Obama: Egyptian Government Not Considered An Ally, But Not Our Enemy

Obama: Egypt Not An Ally, But Not An Enemy

President Obama addressed the United States' relationship with Egypt on Wednesday, indicating that the government's response to the attack on the American embassy in Cairo would be critical to that relationship.

"I don't think that we would consider them an ally, but we don't consider them an enemy," Obama said during an interview with Telemundo, a portion of which aired during MSNBC's "The Rachel Maddow Show."

"They are a new government that's trying to find it's way," he added, acknowledging that the new regime was democratically elected.

Obama's remarks came after protesters angered by an anti-Muslim film mounted attacks on the U.S. Embassy in Cairo and the U.S. Consulate in Libya. Four Americans, including U.S. Ambassador Chris Stevens, were killed in the attack in Libya.

According to the president, the newly elected Egyptian government has at times acted in alignment with American interests, and sometimes has not. However, Obama stressed that the Egyptian response to Tuesday's incident would be closely monitored.

"Certainly in this situation, what we're going to expect is that they are responsive to our insistence that our embassy is protected, our personnel is protected, and if they take actions that indicate they're not taking those responsibilities, as all other countries do where we have embassies, I think that's going to be a real big problem," he said.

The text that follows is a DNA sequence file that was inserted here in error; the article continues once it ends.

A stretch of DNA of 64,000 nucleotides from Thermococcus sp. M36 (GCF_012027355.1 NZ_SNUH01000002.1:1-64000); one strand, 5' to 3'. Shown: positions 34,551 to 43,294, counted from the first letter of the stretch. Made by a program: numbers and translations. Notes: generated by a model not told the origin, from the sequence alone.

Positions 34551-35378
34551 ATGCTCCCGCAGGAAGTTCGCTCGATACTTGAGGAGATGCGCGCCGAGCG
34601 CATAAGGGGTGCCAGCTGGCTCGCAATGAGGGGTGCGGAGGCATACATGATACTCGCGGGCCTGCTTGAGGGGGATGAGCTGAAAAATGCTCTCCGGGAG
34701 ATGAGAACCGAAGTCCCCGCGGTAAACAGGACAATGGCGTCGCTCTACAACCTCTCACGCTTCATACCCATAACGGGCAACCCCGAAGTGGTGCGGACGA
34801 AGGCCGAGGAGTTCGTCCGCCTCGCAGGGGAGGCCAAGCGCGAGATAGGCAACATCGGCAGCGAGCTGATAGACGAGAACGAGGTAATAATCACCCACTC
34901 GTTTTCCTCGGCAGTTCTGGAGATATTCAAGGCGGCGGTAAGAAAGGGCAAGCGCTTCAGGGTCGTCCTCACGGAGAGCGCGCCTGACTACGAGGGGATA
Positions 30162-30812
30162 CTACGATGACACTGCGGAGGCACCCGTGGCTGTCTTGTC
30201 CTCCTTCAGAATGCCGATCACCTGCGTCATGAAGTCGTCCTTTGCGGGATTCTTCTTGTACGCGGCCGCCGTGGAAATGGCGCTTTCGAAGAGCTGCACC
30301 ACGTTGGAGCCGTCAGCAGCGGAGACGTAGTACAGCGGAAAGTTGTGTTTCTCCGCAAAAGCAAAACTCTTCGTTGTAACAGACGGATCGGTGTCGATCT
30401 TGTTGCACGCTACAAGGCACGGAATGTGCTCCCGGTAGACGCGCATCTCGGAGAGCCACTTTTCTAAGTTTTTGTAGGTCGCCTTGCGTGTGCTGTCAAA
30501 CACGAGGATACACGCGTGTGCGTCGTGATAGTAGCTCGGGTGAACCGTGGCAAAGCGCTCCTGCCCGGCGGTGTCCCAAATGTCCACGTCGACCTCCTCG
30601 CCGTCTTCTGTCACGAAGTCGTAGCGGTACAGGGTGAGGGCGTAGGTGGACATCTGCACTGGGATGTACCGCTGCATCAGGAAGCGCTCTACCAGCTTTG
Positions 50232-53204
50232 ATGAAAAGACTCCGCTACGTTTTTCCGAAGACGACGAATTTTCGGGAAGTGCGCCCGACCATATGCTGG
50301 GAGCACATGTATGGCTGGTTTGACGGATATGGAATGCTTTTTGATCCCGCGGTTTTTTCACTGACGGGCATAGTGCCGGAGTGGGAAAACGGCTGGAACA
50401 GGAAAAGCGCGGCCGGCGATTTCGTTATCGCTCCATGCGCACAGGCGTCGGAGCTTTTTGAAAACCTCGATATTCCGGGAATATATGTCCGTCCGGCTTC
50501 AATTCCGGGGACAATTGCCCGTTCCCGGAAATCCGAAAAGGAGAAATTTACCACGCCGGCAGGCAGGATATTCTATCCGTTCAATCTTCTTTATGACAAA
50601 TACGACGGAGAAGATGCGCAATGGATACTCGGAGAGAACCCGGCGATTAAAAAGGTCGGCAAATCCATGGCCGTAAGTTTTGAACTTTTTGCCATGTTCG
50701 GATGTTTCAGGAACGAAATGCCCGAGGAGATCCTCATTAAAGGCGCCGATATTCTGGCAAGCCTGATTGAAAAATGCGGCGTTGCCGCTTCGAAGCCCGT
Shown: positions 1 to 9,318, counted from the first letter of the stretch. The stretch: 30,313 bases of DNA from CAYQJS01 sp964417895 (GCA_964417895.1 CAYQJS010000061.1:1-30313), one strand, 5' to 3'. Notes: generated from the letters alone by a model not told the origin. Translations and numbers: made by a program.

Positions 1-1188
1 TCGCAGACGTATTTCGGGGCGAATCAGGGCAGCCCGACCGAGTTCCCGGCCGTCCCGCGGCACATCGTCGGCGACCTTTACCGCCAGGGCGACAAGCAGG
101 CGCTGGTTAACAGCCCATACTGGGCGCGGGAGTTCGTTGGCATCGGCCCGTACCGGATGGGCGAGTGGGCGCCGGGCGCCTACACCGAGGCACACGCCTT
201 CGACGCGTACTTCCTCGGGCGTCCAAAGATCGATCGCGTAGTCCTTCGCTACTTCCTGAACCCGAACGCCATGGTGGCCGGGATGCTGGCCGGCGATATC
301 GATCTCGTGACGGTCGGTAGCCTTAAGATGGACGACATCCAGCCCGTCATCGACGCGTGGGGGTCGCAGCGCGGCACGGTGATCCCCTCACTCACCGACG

So far, Egyptian President Mohamed Morsi's response has not been as strong as how Libyan authorities responded to the violence. The New York Times reports:

Mr. Morsi issued only a mild rebuke of the rioters — and on Facebook — while his movement, the Muslim Brotherhood, has called for a second day of protests against the lurid anti-Muslim video that set off the riots. And though the Egyptian police coordinated with American officials, Mr. Morsi waited 24 hours before issuing his statement against the militants who stormed the embassy; Libyan authorities issued immediate, unequivocal statements of regret for the bloodshed in Benghazi.

During the Telemundo interview, Obama characterized the relationship with Morsi's Islamist government as a "work in progress."

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